Although the majority of the visual materials in the Print Department document the Philadelphia area, we do have a number of interesting graphics in our collections that complement this focus. Thanks to trustee emeritus William H. Helfand, we hold many eclectic and striking works related to popular medicine that place our extensive holdings of visual materials into an even broader context. Two that have recently caught this curator’s eye are these late 19th-century cartoons satirizing the unsanitary conditions of Central Park. The prints address wider social issues that also affected other cities, like Philadelphia.
“The Advancing Scourge,” from The Daily Graphic, April 28, 1885. Photomechanical print.
“The Lady of the Lake,” from The Judge, ca. 1883. Chromolithograph.
While today Central Park evokes images of a bucolic oasis in a bustling metropolis, not so long ago the park was viewed as not just a metaphoric, but a literal cesspool. Formed from private lands purchased by the city, like Philadelphia’s Fairmount Park, Central Park faced geographical challenges that made its development difficult as depicted in these cartoons from The Daily Graphic and The Judge.
In the mid 1880s both illustrated newspapers elicited the public’s fears of the unhealthy state of the over 800 hundred-acre park. Since its inception in the 1850s, the park had been in continual development, with ever lessening dedicated city funds. When originally laid out, the naturally swampy land required miles of drainage pipes and artificial lakes to alleviate the water problem. Poorly conceived and constructed, the pipes, by the 1880s, had become increasingly ineffective. At the time of these cartoons, fears of cholera, typhus, and malaria emanating from stagnant lakes on the public grounds swept New York City as part of the ongoing criticisms of the financial and physical mismanagement of the park.
The Daily Graphic could not resist playing a role in the public chiding when it published Fernando Miranda’s “The Advancing Scourge” on its cover on April 28, 1885. A double entendre also aimed at the fears of the ills wrought from the increasing immigration population, the cartoon uses a skeleton in “Central Park Lake” to warn that the bigger threat of disease came from within the city. The specter of death, thumbing his nose, and mired in a pool of sewage near carcasses and trash effectively makes the viewer feel as grotesque as the decayed figures portrayed look. The municipal workers hosing down those newly arrived from overseas and the burgeoning Central Park Zoo (also criticized as a den for disease) in the background furthers the disturbing message advocating for park reforms.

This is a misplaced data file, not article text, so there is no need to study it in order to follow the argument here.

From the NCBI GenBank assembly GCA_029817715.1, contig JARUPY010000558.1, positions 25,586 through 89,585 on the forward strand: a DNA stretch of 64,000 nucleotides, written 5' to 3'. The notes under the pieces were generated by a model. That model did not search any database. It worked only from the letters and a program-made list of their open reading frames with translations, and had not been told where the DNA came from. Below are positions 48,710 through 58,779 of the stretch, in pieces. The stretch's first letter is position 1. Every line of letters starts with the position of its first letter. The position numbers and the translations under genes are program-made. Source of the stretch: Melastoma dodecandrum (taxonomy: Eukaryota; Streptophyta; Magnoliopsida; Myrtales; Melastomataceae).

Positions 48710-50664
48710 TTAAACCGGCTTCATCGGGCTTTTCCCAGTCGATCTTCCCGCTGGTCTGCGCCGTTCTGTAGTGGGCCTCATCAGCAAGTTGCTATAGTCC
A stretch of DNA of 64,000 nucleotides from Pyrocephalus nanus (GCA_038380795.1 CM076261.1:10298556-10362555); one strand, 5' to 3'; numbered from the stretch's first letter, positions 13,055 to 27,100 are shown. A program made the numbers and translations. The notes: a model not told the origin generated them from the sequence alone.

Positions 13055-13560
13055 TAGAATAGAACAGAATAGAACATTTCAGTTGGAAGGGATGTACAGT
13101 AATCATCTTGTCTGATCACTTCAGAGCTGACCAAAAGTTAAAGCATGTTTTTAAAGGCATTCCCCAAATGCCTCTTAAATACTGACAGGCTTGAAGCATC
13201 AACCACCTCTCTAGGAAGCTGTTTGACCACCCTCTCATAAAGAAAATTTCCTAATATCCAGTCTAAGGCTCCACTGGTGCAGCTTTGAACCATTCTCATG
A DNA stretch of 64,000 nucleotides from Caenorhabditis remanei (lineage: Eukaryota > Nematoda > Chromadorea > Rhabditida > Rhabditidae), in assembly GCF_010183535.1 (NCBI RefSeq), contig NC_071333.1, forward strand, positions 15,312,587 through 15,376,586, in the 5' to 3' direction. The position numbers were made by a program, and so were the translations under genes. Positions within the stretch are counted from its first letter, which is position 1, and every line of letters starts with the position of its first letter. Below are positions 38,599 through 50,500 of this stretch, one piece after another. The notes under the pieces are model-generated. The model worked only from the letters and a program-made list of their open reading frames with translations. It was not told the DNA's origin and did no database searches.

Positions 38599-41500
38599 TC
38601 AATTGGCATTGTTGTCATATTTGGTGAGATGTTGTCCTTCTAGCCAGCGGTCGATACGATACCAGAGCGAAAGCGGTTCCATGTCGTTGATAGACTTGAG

The circa 1883 Judge cartoon “The Lady of the Lake” by Grant Hamilton also comments on the fears of illness from the park’s drainage problem, which was especially strong among the park’s wealthy neighbors. The cartoonist centers his visual parable on Dr. Dosem, a hawker of patent medicines (and symbol of the hucksters, panhandlers, and other transients frequenting the public place), to satirize the need for a cure for the literally and figuratively ill park. To emphasize his point, nearby, Malaria(“The Lady of the Lake”) hovers over the sickened, oft-visited park statues of eminent authors William Shakespeare, Sir Walter Scott, and Robert Burns as they languish in and flee from their pernicious environs. Hamilton completes the scene (also titled after Scott’s narrative poem) and critical message through the juxtaposition of symbols of New York society’s use of the communal, yet socially segregated park. The Metropolitan Museum of Art, the elite institution opened in 1880 with no hours on Sunday, overshadows the popular tourist attraction, the Egyptian obelisk, installed in 1881.
Use the English Parr Pad, A Certain Cure for All Malarial Contagious Diseases. Pittsburgh?, ca. 1885. Relief print.
Popular medicine advertisements, through similar imagery as the cartoons, also played on Victorian society’s fears of the threat of waterborne illnesses. If one should happen to fall sick from a sojourn to Central Park, the Parr English Pad manufactured by the Pittsburgh company may have served as a cure. The ominous scene includes the remedy embodied as a homely female figure, rather than the beautiful maiden used in other of the firm’s advertisements. She is as physically disconcerting as the witch-like representation of the disease she thwarts, which is likely the not-so-ironic point. Even more eerie is the female corpse who almost disappears into the foreground of this circa 1885 poster-size promotion, also from the Helfand collection.
Although not the most visually pleasing prints, these cartoons and advertisement still resonate with the viewer. The images powerfully document 19th-century fears and perceptions of swamps as dens of disease. They are timeless in their ability to make one squeamish as they provide a truly graphic history of the influential role of illness on the development of American cities (and visual culture).
Erika Piola Associate Curator, Prints and Photographs